Canadian Manufacturing

Harvard researchers say Muskrat Falls dam could spike toxins ’10-fold’

by Sue Bailey, The Canadian Press   

Canadian Manufacturing
Environment Operations Regulation Risk & Compliance Sustainability Energy Infrastructure Public Sector

The research shows flooding at Muskrat Falls will boost the neurotoxin methylmercury in wild food sources and that pregnant women, nursing mothers and young children are most at risk

An aerial view of the spillway at the Muskrat Falls hydro site. PHOTO: Nalcor Energy

An aerial view of the spillway at the Muskrat Falls hydro site. PHOTO: Nalcor Energy

ST. JOHN’S, N.L.—The Muskrat Falls project will cause a spike in toxic methylmercury in wild food sources that are crucial to Labrador communities, says a new Harvard University study of hydro dam effects on indigenous people.

“Methylmercury concentrations in locally caught fish, birds and seals—which nearby Inuit populations use as a source of food—likely will increase up to 10-fold” in the dammed lower Churchill River, it says of Muskrat Falls.

“After flooding, expected mean methylmercury concentrations in lake trout, seal, tern eggs, brook trout and char liver are all projected to be at or above the Canadian retail limit for methylmercury.”

Average exposure to the neurotoxin for local Inuit “is forecasted to double following flooding, and over half of the women of childbearing age and young children in the most northern community (Rigolet) are projected to exceed the U.S. Environmental Protection Agency’s” guidelines, says the study.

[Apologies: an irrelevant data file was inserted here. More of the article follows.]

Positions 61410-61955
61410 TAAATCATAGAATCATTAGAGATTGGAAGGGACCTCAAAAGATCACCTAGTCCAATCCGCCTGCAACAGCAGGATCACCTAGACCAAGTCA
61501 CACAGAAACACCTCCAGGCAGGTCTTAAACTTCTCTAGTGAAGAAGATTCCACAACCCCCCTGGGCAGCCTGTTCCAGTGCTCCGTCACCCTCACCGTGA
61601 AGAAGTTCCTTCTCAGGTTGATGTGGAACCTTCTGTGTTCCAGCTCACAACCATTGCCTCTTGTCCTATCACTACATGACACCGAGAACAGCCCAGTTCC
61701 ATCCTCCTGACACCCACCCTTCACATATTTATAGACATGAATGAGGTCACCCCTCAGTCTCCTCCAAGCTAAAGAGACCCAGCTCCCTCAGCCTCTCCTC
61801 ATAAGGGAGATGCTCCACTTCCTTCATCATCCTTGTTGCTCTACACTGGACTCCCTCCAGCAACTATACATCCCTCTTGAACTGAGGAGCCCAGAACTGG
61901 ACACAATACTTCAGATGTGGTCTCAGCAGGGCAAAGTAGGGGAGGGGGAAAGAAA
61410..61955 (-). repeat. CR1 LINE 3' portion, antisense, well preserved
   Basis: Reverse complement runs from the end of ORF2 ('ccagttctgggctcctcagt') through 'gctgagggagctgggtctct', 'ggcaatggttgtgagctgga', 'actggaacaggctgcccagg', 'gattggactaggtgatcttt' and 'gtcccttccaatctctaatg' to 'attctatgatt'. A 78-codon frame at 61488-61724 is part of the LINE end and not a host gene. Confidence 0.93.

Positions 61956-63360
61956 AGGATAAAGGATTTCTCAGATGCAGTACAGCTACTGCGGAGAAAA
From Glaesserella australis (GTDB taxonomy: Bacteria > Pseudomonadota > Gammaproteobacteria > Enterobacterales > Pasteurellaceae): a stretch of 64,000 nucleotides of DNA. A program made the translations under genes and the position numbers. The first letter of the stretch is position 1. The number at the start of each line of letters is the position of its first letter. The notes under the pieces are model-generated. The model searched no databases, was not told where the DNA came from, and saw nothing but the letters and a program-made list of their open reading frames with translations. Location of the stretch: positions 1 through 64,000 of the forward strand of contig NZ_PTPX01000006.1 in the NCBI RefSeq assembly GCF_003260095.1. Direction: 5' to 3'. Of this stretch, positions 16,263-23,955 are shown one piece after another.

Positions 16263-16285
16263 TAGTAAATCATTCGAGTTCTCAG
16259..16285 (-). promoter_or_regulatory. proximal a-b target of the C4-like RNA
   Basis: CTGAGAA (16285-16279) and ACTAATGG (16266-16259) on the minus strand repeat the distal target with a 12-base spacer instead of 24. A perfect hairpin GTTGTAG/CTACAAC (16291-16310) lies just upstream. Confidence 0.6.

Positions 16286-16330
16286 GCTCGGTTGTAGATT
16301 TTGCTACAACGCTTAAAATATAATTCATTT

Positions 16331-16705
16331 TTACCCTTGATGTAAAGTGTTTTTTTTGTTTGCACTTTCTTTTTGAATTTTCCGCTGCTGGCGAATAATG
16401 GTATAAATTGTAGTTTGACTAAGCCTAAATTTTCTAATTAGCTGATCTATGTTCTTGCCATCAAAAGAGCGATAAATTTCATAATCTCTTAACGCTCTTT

The peer-reviewed paper was published Wednesday in the journal “Environmental Science & Technology.”

Methylmercury, formed when mercury blends with bacteria as vegetation rots under water, is a neurotoxin linked to cardiovascular and immune problems and hyperactivity in children. Health risks depend on who eats tainted foods, and how often. When pregnant women, nursing mothers and young children eat too much contaminated seafood, there’s an increased risk of nervous system problems in the developing child.

Study co-author Ryan Calder said methylmercury risks could be lessened with more clearing of the reservoir area.

“The evidence suggests that removal of organic carbon—especially soil organic carbon from the flooded area—will reduce the extent to which methylmercury is produced after flooding,” he said in an interview.

The study forecasts equal or greater methylmercury concentrations for 11 other planned or proceeding hydroelectric projects across Canada. That’s because indigenous populations in those regions typically consume even more country foods, it says.

All the developments assessed are within 100 kilometres of aboriginal communities. They include the Romaine Complex under construction in Quebec and the proposed Gull Island dam and power house in Labrador.

“We have to respect that local foods are a cornerstone of indigenous health,” Calder said.

“It should be a priority in the development of these projects to preserve that.”

About 2,000 Inuit and other settlers living downstream from Muskrat Falls on traditional hunting grounds near Lake Melville have for years raised alarms about potential contamination.